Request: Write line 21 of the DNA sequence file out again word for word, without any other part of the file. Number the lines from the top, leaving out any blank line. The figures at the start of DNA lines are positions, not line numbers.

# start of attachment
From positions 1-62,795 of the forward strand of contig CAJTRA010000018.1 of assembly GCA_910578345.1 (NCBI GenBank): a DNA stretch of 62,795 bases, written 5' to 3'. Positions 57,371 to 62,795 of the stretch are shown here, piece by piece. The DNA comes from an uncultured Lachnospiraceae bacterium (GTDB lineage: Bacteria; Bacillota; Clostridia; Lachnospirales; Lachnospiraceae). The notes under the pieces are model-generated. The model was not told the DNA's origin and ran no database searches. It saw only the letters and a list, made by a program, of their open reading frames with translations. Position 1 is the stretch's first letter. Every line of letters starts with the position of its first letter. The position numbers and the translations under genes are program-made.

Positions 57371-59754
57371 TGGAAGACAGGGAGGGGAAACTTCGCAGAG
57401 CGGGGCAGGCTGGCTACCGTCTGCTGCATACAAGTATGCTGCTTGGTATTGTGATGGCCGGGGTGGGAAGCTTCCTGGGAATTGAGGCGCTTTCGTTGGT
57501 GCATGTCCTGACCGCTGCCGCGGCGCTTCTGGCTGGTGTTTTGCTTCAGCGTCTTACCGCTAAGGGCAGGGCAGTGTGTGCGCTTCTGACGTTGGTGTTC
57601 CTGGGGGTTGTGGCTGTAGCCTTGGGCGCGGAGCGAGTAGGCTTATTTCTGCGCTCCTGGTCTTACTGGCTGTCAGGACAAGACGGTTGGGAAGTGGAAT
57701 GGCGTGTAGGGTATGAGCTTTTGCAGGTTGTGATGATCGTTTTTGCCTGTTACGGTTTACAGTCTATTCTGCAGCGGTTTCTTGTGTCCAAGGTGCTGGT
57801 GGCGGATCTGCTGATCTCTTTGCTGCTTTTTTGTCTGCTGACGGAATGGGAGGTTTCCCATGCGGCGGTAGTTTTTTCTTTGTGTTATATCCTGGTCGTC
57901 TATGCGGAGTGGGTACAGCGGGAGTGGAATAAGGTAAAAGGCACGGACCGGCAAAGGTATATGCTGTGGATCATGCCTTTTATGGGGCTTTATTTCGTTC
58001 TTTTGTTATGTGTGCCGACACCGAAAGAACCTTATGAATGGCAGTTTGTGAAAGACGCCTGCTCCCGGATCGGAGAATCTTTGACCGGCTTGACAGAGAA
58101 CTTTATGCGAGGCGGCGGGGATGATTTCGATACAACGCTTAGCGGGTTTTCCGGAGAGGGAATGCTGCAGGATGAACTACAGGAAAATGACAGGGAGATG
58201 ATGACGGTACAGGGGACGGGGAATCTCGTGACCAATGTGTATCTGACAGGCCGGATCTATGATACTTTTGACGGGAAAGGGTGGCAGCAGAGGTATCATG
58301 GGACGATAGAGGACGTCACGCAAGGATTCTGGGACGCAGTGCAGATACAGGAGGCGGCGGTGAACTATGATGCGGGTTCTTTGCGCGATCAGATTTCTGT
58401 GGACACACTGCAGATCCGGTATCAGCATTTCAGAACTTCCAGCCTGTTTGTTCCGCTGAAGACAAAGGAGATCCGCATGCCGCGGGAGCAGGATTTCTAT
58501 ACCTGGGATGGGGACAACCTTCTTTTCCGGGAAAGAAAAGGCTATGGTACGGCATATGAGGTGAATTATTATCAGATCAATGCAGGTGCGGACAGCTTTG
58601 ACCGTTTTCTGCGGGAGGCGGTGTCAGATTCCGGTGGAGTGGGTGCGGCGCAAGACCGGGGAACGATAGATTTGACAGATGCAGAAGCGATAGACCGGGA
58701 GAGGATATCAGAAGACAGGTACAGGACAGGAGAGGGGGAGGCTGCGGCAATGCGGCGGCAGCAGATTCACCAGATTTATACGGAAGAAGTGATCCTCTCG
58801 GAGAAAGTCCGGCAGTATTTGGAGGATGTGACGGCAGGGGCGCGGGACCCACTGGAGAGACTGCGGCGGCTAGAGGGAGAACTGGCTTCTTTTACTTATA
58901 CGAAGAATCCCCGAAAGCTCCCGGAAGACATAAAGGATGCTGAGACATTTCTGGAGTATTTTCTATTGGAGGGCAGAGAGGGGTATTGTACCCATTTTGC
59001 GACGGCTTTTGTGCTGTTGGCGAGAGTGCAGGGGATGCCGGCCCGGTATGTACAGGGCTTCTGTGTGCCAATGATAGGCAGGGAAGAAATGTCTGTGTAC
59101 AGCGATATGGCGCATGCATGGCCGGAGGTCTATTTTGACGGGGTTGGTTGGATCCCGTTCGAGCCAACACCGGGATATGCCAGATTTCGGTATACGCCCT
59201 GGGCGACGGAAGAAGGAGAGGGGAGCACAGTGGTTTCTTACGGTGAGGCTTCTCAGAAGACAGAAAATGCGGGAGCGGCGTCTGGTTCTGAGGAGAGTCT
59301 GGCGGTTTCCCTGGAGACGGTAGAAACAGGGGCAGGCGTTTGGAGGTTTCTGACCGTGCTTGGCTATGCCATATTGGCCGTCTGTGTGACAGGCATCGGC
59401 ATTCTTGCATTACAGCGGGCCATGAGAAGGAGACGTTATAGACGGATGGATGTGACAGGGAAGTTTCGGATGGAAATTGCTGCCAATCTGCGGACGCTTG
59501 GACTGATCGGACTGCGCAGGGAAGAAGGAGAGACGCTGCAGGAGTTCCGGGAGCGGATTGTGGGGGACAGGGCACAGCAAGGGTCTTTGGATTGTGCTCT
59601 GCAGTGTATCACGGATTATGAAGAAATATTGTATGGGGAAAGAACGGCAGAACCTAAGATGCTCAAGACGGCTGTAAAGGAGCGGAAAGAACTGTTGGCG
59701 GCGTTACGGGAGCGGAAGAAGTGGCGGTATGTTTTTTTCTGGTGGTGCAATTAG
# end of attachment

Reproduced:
59101 AGCGATATGGCGCATGCATGGCCGGAGGTCTATTTTGACGGGGTTGGTTGGATCCCGTTCGAGCCAACACCGGGATATGCCAGATTTCGGTATACGCCCT